Vo-Tech is underutilized because too many of us believe that college is the only road to success

Letters to the Editor

March 31, 2011 — Thank you Greg Marx for your article on the need to restore vocational education programs.

I work at a high school in a very affluent community. The teachers here and the resources available are among the very best. Yet, we have students here who hate school. These kids are smart and very capable. However, they have a kind of intelligence that does not match the demands of the curriculum and the methods of instruction.

Educators and psychologists have identified many different types of intelligence. Our schools tend to focus on only one — verbal. Kids who can understand, manipulate, and produce complex language thrive in this environment. Others, who lack these skills, may barely survive so that they can graduate.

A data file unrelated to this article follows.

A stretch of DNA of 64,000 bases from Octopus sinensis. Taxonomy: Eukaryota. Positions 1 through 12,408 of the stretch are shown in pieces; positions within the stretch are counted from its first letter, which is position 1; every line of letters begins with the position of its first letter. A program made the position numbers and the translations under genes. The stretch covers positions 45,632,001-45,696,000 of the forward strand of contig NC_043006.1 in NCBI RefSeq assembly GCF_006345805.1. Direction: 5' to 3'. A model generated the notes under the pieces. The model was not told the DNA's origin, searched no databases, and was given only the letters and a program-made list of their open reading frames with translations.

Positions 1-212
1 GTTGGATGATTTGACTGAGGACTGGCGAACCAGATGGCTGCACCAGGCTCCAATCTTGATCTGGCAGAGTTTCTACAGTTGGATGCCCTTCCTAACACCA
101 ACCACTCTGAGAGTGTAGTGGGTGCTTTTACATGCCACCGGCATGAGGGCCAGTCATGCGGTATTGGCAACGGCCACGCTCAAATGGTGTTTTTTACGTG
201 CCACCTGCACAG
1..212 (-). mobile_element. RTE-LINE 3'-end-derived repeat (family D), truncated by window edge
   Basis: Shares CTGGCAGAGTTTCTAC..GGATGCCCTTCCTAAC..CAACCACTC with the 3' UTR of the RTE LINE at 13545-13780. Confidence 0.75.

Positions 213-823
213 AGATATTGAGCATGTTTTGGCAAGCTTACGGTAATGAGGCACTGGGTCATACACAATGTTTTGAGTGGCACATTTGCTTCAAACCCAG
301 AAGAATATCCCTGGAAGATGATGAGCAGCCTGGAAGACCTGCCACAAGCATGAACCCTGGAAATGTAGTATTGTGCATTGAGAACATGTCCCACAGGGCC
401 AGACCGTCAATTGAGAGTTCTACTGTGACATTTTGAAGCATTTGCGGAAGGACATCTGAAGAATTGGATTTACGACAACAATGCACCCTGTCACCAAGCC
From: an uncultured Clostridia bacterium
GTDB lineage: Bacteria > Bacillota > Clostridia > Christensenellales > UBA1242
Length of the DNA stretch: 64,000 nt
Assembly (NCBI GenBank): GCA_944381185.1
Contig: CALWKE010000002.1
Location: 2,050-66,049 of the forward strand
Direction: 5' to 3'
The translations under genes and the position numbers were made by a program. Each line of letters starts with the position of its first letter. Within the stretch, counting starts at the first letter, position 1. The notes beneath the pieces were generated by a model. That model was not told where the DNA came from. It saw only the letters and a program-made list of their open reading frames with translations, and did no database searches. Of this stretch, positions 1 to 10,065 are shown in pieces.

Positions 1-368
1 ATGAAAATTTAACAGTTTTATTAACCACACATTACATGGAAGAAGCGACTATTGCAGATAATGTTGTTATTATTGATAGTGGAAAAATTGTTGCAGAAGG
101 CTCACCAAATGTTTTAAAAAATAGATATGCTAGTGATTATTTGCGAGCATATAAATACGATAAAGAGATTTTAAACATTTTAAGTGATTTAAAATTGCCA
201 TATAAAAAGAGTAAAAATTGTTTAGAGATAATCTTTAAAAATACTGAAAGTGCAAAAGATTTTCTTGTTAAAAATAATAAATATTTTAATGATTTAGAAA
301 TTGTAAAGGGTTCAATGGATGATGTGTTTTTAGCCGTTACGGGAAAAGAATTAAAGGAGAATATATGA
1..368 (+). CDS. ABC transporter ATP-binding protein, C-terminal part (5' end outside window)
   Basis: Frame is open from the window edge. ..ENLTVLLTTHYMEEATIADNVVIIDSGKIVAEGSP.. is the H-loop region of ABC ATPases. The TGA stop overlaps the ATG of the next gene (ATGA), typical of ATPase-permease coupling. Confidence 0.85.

Sadly, I am seeing an increase in the number of students who are refusing to come to school. These are talented kids who are so overwhelmed by the verbal demands of their classes that they feel inadequate and stupid. These are kids who, given a vocational technical education, could become great scientists and successful engineers. Yes, they do need to read, write, and communicate. However, our consistent daily focus on their weaknesses — without building on their strengths — wears them down. They leave school and we all lose.

So why don’t we change our curriculum? There is an outstanding voc-tech school two miles down the road. This program is underutilized because too many of us believe that college is the only road to success.

Barbara C. Goodman (Arlington, Massachusetts)

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